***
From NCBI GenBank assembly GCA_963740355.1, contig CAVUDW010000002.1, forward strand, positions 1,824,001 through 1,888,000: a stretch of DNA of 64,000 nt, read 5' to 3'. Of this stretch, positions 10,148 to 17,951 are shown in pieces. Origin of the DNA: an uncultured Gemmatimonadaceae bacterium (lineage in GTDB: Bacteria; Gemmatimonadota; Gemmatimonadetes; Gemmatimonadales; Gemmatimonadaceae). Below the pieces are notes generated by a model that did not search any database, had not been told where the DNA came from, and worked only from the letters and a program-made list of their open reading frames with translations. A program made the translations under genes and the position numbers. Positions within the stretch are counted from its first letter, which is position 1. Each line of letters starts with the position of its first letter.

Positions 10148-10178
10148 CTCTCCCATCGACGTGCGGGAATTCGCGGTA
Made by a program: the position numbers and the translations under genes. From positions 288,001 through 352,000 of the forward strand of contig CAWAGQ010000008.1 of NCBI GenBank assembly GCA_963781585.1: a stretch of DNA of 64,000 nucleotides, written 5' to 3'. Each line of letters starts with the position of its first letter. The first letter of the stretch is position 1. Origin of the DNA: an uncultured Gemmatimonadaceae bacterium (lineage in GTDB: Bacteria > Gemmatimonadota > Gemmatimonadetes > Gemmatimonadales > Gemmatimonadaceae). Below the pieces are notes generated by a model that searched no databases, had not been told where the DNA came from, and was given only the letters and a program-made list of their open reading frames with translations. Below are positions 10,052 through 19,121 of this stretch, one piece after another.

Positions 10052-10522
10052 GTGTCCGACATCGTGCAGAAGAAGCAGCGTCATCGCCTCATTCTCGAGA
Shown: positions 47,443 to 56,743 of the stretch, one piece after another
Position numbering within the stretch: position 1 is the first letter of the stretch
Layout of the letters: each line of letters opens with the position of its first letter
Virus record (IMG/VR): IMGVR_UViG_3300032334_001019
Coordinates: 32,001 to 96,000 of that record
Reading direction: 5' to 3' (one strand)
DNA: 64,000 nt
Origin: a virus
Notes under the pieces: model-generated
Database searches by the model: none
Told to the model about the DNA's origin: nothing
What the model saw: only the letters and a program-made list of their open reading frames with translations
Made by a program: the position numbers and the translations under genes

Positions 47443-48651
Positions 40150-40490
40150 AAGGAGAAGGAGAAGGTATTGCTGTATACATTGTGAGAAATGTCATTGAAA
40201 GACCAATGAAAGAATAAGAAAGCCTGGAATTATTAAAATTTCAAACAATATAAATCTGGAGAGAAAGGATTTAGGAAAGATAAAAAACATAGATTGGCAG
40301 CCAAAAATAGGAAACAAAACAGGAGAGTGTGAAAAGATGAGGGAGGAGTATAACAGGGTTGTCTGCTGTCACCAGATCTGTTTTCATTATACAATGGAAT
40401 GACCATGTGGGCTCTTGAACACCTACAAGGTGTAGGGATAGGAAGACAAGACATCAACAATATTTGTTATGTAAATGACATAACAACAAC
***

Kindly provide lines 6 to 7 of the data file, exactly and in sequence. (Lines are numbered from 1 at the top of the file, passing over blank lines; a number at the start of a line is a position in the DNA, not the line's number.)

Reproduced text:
10052 GTGTCCGACATCGTGCAGAAGAAGCAGCGTCATCGCCTCATTCTCGAGA
Shown: positions 47,443 to 56,743 of the stretch, one piece after another